While not recommended, students may bring electronic devices (i.e. cell phones, iPods, etc.) to school. They may be used before school, during passing periods, lunch, and after school. Phones and other electronic devices are to be off during class time. Students may not use electronics during class time without teacher permission. At appropriate times, for academic purposes, with teacher permission, students may use electronic devices for calculators, as a dictionary or e-reader, or for music. Teachers may ask students to check in their cell phones and electronic devices at the start of class. Teachers will make all efforts possible to safe-guard the collected items. NP3 is not responsible for lost, stolen, or damaged electronics.
Violating the electronic use policy will result in the following steps being taken.
• 1st offense: the electronic device will be confiscated and secured in the principal’s office. After a conference with the principal and at the end of the day, the device will be returned to the student.
• 2nd offense: the device will be confiscated and will only be returned to the parent or guardian.
• 3rd offense: the device will be confiscated, returned to the parent or guardian, and the student will not be allowed to bring the device to school for the rest of the year.
Parents are not to call or text students during the school day. Parents wishing to contact their student during the day are to call the front office at 916-567-5740 or 916-567-5741.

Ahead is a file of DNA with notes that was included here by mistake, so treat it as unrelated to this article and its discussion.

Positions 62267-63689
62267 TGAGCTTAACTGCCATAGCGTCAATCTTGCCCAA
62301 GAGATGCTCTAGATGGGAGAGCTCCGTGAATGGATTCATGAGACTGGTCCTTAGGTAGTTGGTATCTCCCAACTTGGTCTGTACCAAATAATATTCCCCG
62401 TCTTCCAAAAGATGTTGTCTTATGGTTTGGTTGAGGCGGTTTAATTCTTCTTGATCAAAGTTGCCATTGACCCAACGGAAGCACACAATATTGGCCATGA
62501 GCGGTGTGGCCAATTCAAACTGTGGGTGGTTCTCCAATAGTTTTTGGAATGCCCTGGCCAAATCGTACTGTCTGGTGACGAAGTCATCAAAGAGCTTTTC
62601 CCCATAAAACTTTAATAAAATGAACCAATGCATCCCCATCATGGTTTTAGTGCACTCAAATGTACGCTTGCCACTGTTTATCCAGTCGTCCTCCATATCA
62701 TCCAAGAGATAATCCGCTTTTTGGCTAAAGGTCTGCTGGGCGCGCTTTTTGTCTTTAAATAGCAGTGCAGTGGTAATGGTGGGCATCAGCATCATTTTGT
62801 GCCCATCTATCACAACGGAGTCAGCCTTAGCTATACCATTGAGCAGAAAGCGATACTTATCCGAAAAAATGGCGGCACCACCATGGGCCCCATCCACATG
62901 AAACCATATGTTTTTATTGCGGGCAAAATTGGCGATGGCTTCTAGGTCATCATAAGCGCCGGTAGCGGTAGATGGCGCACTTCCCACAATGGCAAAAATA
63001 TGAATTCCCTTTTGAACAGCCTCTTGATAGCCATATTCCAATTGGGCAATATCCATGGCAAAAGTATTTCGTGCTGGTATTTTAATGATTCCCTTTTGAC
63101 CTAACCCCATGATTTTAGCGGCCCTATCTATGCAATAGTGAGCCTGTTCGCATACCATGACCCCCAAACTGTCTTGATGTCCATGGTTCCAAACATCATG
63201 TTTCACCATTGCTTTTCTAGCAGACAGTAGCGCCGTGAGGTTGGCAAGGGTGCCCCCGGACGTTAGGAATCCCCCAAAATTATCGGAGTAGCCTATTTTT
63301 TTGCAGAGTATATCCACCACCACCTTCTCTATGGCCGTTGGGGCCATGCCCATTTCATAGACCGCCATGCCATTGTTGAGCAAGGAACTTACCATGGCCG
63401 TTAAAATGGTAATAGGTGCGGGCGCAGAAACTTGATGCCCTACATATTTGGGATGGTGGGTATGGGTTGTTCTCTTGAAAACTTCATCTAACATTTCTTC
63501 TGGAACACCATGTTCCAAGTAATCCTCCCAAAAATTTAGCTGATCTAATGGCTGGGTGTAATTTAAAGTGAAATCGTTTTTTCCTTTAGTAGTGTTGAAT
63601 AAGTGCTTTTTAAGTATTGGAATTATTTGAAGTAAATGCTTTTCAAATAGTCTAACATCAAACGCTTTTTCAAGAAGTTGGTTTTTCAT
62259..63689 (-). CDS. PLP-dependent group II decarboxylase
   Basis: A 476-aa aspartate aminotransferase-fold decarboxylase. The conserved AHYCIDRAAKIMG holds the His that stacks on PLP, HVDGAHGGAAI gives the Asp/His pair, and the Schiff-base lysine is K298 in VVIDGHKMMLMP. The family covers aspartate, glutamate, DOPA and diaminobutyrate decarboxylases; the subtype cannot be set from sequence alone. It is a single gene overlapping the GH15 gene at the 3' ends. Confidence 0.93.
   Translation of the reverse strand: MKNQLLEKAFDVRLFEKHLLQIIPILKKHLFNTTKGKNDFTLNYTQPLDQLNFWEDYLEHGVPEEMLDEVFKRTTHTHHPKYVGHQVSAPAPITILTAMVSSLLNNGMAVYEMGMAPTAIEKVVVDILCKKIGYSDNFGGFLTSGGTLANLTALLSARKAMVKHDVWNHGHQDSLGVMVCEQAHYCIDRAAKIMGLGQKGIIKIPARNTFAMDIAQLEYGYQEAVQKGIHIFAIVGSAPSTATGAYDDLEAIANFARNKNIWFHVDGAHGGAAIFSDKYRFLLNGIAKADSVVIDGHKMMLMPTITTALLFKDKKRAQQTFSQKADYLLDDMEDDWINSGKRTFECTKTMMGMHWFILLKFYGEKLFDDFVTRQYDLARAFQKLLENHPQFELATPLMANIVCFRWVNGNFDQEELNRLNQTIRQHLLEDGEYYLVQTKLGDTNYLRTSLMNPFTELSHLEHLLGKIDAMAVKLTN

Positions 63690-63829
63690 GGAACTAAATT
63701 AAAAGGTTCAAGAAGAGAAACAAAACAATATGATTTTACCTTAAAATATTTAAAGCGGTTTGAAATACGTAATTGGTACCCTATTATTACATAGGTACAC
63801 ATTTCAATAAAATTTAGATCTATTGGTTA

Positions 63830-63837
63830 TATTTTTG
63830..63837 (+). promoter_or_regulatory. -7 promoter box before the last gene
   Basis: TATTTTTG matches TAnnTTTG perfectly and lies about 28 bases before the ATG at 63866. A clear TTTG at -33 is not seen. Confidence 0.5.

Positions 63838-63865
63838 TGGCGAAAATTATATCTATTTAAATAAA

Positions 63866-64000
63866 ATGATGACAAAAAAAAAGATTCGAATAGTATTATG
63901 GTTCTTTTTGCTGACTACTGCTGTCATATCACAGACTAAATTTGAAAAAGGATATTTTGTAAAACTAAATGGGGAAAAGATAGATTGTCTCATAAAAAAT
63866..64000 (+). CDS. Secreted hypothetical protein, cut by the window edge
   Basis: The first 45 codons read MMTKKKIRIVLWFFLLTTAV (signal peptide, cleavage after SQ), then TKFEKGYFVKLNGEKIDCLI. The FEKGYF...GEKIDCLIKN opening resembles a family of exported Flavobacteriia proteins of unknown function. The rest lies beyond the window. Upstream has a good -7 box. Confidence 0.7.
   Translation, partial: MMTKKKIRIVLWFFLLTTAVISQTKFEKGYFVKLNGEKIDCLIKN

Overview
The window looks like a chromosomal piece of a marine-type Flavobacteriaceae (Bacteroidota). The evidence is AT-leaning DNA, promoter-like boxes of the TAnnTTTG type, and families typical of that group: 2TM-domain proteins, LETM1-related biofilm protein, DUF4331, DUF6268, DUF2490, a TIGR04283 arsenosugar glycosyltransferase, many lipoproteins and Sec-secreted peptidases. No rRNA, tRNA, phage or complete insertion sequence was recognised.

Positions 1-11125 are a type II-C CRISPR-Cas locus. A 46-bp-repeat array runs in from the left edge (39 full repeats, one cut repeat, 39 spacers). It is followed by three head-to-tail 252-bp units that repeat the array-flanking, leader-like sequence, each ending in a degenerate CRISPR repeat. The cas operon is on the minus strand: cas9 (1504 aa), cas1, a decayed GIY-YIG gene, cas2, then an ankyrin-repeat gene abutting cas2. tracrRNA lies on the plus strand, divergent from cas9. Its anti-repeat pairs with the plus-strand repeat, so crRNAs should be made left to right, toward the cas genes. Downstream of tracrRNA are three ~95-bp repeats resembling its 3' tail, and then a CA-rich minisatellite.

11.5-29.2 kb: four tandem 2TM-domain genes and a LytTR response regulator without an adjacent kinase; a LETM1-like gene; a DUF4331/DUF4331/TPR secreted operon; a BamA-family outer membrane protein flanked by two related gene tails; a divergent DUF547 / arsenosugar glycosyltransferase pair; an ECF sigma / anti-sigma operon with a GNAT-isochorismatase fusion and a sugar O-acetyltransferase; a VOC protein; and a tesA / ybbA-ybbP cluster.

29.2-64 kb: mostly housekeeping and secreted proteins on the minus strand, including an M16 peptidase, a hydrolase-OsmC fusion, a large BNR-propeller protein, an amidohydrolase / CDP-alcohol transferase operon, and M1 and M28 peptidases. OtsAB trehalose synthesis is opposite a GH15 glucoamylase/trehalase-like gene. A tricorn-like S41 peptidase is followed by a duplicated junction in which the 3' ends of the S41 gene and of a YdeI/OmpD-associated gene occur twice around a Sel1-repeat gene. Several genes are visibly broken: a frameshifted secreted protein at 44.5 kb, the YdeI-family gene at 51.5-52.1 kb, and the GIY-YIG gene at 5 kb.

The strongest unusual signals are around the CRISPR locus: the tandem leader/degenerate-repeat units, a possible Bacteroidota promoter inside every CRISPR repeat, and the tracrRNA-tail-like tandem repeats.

Student Dress Code
All students are expected to wear clothes that are neat, clean, in good condition and fitting appropriately for conventional school standards.
Dress Considered Acceptable:
- Students may wear sweatshirts, sweaters, collared shirts, and blouses. Students may also wear any v-neck shirts or t-shirts that are plain black or orange, have a college logo, or have NP3 on it.
- Tops must cover the midriff.
- Pants of any material (except sweats) are acceptable as long as they fit at the natural waist.
- Leggings are acceptable when they are worn underneath a tunic, dress, skirt or shorts.
- Skirts and shorts (except sweats) of any material may be worn. These should fit at the natural waist and be at least fingertip length.
Hats and Hoods:
- Hats and hoods may only be worn outdoors.
- Shoes must be worn at all times. While acceptable, flip-flops and backless shoes are discouraged due to safety concerns.
Dress Considered Unacceptable:
- Spaghetti straps are not acceptable.
- Students may not wear shirts that are low cut, oversized or excessively tight.
- Sleeveless shirts, tank tops or cami tops are not acceptable.
- Athletic attire is not acceptable. This includes warm-ups and jerseys.
- Students may not wear bottoms that are sagging or excessively tight.
- Students may not wear bottoms that are ripped, torn or frayed, including pants and shorts that are purchased with intentional rips or fraying.
- Athletic attire is not acceptable. This includes sweats, warm-ups, and athletic shorts.
Hats and Hoods:
- Hats and hoods may not be worn indoors.